How to save your cluster from a failed quorum drive
I first have to add a disclaimer that this cluster was a development system, so the data on it was of relatively little use. I also have to add that the configuration of this system in no way shape or form would mirror anything I would allow to be put into production.
Tip 1: Make sure that your Quorum drive (assuming it is not a local quorum) is on a RAID volume. This particular cluster uses iSCSI as its SAN. When the iSCSI server was initially set up (not by me), no RAID was used. I knew that it would eventually have to be changed, but due to the setup, I just kept pushing it off because, well, I didn't want to have to redo the entire cluster. Of course, one of the hard drives in the system failed. After letting the cluster sit for a while (offline, of course), I decided to tackle it and get it fixed. The first priority was getting the iSCSI server fixed. It was set up properly, with a RAID5 array for the hosts to use.
Tip 2: Make sure that you have the Windows (2003) Resource Kit downloaded and installed. There are some awesome utilities included in the Resource Kit. If you've worked with Windows long enough, you'd remember that there used to be actual Books and CD's for resource kit materials, and they weren't free! Thankfully, the Windows 2003 Resource Kit tools are freely downloadable. They came in VERY handy!
Armed with my knowledge, and my l337 searching skills, I began to search for how to fix my problem. In this case, I couldn't even start the cluster service. Attempting to do so generated an error indicating that the drive signature that was expected for the quorum couldn't be found. Duh. It wasn't coming back, either! Anyway, I came across several articles (Thanks to EventID.net) that helped me with this. The error I was seeing was event 1034 with a source of ClusSvc. Here are some of the resources I consulted.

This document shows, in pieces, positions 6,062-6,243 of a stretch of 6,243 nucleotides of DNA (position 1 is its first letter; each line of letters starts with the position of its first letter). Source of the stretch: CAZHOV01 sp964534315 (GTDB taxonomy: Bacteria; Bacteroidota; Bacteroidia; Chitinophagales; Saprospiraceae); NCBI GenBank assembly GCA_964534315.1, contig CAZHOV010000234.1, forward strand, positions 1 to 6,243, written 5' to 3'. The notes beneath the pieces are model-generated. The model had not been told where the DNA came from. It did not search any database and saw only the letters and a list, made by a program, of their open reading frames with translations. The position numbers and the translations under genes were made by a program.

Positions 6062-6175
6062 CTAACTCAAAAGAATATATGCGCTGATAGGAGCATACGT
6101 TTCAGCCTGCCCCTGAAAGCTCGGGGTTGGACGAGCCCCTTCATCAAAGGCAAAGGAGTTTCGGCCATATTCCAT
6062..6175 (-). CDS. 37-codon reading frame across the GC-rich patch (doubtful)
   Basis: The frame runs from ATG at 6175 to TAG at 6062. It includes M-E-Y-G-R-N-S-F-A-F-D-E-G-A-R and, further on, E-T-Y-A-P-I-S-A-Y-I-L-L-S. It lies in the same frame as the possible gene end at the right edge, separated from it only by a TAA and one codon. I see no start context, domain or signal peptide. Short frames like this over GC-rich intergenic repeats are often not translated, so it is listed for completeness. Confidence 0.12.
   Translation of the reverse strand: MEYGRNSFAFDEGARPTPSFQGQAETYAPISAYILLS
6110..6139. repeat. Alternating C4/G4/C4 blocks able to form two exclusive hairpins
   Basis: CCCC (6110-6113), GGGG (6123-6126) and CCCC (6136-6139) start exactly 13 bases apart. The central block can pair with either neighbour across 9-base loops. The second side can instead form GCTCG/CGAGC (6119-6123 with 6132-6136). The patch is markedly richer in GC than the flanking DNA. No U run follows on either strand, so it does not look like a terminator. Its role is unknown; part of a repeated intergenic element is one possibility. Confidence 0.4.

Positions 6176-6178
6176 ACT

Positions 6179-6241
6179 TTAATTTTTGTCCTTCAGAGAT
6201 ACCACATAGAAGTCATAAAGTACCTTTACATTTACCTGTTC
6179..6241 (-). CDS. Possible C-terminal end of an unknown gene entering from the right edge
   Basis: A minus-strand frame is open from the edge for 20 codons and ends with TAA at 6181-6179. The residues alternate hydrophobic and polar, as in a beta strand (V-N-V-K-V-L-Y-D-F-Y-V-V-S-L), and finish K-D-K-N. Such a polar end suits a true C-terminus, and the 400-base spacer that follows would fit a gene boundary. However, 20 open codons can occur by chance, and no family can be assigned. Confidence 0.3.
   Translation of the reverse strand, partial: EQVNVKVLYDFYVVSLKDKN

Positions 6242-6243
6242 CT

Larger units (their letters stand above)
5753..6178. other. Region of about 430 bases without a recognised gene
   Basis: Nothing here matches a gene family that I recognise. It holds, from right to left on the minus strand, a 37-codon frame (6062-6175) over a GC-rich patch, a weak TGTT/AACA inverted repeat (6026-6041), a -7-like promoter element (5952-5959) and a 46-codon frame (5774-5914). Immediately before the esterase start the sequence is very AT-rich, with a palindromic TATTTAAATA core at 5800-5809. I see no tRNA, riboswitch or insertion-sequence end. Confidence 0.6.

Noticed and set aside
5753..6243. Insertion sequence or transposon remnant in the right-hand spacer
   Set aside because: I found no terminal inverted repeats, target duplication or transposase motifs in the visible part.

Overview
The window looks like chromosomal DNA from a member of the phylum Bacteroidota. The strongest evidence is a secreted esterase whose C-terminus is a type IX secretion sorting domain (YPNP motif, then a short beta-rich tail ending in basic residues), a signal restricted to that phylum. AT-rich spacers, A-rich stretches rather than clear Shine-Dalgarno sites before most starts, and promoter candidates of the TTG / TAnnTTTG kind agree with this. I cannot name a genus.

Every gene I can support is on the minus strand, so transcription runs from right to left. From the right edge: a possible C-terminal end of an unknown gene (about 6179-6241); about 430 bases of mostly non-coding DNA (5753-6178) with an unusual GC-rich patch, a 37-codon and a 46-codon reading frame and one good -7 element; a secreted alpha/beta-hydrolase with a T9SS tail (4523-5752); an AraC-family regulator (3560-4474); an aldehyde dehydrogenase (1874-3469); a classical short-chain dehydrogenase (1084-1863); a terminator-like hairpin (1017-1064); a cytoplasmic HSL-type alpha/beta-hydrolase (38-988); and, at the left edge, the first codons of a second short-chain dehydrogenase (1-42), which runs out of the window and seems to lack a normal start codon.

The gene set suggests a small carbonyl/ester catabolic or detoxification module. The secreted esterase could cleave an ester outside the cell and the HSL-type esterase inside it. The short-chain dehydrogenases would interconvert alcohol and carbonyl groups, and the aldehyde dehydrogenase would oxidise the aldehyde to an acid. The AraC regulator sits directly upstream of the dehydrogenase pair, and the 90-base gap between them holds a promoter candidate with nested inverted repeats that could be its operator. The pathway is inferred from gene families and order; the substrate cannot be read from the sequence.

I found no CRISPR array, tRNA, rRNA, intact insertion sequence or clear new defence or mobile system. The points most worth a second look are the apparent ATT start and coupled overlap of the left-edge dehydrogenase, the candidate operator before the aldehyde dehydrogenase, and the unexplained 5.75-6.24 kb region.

With the help of these articles, I was able to start up the cluster service with the /fixquorum switch (to do this, from a command prompt, use net start clussvc.exe /fixquorum), which allows the cluster service to be started. As anyone who works with clusters understands, until that cluster service is started, there really isn't much that can be done. With the cluster service started, I was then able to create a new physical disk resource, and then use the clusterrecovery tool, which is available in the aforementioned Windows 2003 Resource Kit utilities (Free download). The clusterrecovery tool allows you to replace a failed quorum drive by choosing another physical disk resource to replace it with. Once it does it's magic, it appends (lost) to the old Quorum resource and instructs you to delete it.
Of note is that once you are done with this maintenance, you need to restart the cluster service, otherwise it will continue running in the fixquorum state. Also of note here is that when replacing the quorum disk using clusterrecovery, ALL resources must be in an offline state (or failed, as it was in my case – hehe). Because of this, when you try to connect to the cluster, you must specify the physical node name as the cluster name, not the actual cluster virtual name (the Network Name resource is offline, so the cluster virtual name won't respond).
All done with this, I tested failing over to the other node to make sure that the resources all came online – they did. I then went about fixing the Exchange Virtual server, which was much easier. I'm pretty sure that I've blogged about that in the past, so I'll skip it this time, other than to say that the physical disk the Exchange virtual server was using had also failed (NEVER use RAID0 on a production server!), so I went through the process of creating a new physical disk resource for that, then deleting/re-creating the Exchange System Attendant Resource to fix the MS Search problems. I lost all the databases for that virtual server, but again, since it was a dev system, the data really didn't matter.